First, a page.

Wednesday, September 9, 2009
Is Pryor the second coming of Young? Posted by ESPN.com's Ted Miller
LOS ANGELES -- He's 6-foot-6, 235 pounds. He runs a 4.3 40-yard dash. And he's got a cannon for an arm.
Ohio State quarterback Terrelle Pryor is a special athlete playing in a special game, and it's hard not to recall that the last time that combination came together opposite USC, the Trojans saw Vince Young break their hearts and end their bid for a third consecutive national championship.
AP Photo/Carlos Osorio
Terrelle Pryor can beat defenses with his arm or his legs.
That's why, as much as anything, USC's visit to Ohio State on Saturday likely comes down to how the Trojans rebuilt defense contends with Pryor, who is 10-1 as the Buckeyes starter and was preseason Big Ten Offensive Player of the Year.
"This is a very, very unusual athlete to be this tall and this fast and have a great arm," USC coach Pete Carroll said. "I think you'll see he's not just a runner. He's working hard to be an all-around quarterback. He's showing that."
Pryor completed 14 of 21 passes for 174 yards with a touchdown and an interception in the Buckeyes season-opening win over Navy. He also ran for 30 yards on six carries with a touchdown.
Last year, Pryor transformed from the nation's consensus top recruit to the Buckeyes' starter, much like Matt Barkley is doing this fall for USC.
In last year's game in the Coliseum, Pryor alternated with senior Todd Boeckman, rushing for 40 yards and completing 7 of 9 passes. He became the full-time starter thereafter.
"He's still not a wily veteran by any means," Ohio State coach Jim Tressel said. "He understands the game much, much better. I think he knows more of why he's doing what he's doing and why we're doing what we're doing and why the defense does what they do and all of those things."
While observers from both sides call Pryor a complete quarterback -- not just an athlete taking the snap -- the aspects of his game that are hardest to contend with are his speed and improvisational ability.
"I've always said that the most difficult aspect of defending an opponent is when they have a quarterback that can run and run on plays that aren't designed to be quarterback running plays," Carroll said. "When a pass starts and it breaks down and it takes off, it becomes a sweep or a draw or a scramble situation. It's just so out of the normal structure, that, you know, anything can happen. So that's an X factor that a running quarterback presents."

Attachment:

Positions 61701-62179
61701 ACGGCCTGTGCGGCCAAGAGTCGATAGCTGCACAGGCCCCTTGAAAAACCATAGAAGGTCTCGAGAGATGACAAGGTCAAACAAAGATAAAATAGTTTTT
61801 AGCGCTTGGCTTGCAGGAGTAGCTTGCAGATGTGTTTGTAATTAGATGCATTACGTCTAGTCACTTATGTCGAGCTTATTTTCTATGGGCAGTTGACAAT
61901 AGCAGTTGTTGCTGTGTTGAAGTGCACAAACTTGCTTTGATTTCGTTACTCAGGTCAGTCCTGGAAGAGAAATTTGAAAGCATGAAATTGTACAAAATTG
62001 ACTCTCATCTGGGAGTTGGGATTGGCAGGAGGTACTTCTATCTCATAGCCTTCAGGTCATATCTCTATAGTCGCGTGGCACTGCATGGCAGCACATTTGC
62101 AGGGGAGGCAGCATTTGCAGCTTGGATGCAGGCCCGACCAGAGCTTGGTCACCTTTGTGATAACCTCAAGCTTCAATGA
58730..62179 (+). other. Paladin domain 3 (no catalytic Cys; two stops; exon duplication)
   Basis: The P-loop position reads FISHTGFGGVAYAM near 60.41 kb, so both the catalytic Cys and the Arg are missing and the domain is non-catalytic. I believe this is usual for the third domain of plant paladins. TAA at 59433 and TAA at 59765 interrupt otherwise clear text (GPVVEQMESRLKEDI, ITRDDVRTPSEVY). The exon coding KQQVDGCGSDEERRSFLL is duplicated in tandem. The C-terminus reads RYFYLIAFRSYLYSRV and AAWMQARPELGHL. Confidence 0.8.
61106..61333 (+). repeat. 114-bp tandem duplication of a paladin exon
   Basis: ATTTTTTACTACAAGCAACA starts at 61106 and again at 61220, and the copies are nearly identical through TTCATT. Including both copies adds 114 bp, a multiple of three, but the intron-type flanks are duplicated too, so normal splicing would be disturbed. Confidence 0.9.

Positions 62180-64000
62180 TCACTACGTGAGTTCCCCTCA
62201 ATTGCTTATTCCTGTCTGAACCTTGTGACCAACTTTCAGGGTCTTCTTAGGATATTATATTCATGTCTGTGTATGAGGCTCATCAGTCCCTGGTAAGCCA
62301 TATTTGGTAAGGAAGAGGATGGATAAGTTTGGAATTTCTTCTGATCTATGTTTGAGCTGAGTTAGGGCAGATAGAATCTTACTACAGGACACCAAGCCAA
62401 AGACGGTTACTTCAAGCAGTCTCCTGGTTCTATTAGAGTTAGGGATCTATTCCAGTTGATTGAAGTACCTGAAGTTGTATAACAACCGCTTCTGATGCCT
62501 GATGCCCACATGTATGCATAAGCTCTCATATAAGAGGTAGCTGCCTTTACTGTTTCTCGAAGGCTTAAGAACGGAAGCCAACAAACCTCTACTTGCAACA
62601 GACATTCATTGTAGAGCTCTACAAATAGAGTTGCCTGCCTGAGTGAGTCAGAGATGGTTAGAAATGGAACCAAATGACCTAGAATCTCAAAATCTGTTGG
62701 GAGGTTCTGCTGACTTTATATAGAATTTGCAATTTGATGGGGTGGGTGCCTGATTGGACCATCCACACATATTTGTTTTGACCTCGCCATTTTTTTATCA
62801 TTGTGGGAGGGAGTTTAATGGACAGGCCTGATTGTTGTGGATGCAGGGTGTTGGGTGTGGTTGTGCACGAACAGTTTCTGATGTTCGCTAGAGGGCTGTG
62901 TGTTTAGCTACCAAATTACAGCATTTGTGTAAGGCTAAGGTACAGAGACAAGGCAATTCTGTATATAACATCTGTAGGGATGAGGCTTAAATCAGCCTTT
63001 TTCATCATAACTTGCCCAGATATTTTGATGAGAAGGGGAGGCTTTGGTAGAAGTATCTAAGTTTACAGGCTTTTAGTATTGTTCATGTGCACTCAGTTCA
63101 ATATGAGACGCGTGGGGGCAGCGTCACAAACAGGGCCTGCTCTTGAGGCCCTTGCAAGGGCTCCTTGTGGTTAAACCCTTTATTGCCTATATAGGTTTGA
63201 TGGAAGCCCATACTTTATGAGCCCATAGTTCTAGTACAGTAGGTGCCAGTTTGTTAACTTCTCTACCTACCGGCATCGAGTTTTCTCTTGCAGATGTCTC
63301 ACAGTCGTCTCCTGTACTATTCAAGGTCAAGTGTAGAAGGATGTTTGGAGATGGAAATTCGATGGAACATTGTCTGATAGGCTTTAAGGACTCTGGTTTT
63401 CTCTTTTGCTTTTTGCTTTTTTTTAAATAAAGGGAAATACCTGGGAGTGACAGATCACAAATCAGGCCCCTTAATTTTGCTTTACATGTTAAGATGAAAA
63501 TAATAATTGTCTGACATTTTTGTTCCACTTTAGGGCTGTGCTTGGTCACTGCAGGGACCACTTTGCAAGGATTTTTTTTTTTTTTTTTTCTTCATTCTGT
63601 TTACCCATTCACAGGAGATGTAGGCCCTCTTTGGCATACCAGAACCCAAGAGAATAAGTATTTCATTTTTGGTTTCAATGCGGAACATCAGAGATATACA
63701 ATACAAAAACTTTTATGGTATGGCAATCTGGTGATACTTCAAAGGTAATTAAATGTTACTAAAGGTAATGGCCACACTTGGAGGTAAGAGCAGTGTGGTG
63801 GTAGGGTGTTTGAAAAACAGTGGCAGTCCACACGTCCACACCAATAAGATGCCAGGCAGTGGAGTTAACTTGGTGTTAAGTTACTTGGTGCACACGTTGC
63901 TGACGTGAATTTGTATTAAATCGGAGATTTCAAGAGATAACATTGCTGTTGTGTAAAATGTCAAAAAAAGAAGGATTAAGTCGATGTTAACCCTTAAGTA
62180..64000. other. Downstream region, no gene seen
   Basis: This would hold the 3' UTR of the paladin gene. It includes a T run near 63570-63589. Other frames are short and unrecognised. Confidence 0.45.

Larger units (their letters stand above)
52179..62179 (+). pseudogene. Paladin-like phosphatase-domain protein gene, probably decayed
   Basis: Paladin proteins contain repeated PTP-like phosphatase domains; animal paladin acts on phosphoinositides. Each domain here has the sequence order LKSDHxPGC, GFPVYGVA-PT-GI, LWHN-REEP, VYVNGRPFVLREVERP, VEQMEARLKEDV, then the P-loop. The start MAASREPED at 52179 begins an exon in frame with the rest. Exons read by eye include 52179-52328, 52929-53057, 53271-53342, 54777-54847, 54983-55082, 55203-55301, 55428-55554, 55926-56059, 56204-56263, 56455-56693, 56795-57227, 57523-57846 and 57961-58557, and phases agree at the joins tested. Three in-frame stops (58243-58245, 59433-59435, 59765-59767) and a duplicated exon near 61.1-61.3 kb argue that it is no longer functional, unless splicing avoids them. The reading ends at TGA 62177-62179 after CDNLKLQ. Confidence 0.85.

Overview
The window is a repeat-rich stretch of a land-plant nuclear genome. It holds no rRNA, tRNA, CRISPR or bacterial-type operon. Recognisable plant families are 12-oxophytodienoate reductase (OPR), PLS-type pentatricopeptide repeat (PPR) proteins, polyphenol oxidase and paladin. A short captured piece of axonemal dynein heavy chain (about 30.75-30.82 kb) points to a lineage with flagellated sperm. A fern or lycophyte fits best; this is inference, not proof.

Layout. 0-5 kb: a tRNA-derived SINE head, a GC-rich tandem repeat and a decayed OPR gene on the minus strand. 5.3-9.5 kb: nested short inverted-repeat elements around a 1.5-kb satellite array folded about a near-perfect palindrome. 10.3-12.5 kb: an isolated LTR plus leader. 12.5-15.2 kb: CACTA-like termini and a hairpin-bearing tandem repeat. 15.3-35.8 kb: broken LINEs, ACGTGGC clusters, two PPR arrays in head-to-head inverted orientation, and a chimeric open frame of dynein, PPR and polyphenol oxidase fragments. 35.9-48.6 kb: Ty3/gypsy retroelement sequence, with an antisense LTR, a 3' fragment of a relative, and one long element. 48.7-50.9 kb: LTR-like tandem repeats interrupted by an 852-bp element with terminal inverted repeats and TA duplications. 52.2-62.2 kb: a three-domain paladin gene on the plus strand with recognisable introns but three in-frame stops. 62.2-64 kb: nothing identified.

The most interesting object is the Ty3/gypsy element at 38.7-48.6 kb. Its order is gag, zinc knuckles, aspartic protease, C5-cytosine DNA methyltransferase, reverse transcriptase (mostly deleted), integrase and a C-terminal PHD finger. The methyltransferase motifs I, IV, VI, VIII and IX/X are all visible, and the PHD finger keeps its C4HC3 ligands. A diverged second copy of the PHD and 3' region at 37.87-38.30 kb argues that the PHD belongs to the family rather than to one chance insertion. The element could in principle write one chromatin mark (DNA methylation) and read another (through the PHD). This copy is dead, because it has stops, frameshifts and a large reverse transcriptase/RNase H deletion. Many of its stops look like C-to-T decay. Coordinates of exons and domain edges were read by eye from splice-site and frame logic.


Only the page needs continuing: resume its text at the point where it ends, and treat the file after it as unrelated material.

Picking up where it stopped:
The theme for the USC defense: Tackle, tackle, tackle.
And with prejudice.
"You've really got to key on your up-field shoulder and rely on your technique with a running quarterback like that," end Everson Griffen said. "We've got to swarm as a team and hit him hard every time he runs. Hit him hard -- make it harder for him, not as fun."
Griffen said the defense expects to see more speed option and designed runs with Pryor. Because the Buckeyes are playing in the friendly confines of Ohio Stadium -- "The Horseshoe" -- it will be easy for Pryor to check in and out of plays at the line of scrimmage if he thinks he sees a vulnerability in the Trojans' defense.
So it will be a chess match.
The Trojans might assign a spy for Pryor. It certainly will try to limit his running lanes. But the likelihood is Pryor will make plays with his feet. It's a matter of limiting them, which the Trojans failed to do with Young.
"A really good runner like Terrelle Pryor can go where he wants to go," Carroll said. "You can say you're going to keep him in the pocket and then he just scoots up and gets out again. He's really got a knack for escaping. You can holler at guys for not containing, but he just dips and goes. He's really good at it and he's really fast. The thing you hope you do is when you get your chances you tackle him because he breaks a lot of tackles. Guys drip off him a lot. He doesn't run over you, he just runs. He's fast and really strong and really big and he's difficult to get down. When he wants to go, he goes."
And there's always the issue of overcompensating. If Pryor breaks contain and two or three Trojans shirk their responsibilities in pursuit, then Pryor might be able to make a play downfield.
"You play the offense -- you don't want to look at it as playing Terrell Pryor," linebacker Chris Galippo said. "You want to look at it as playing the Ohio State offense."
That said, Young accounted for 467 of Texas' 556 total yards in the Longhorns' nail-biting victory in the BCS title game.
So there's no other way to say it: USC's defense has a Pryor engagement on Saturday.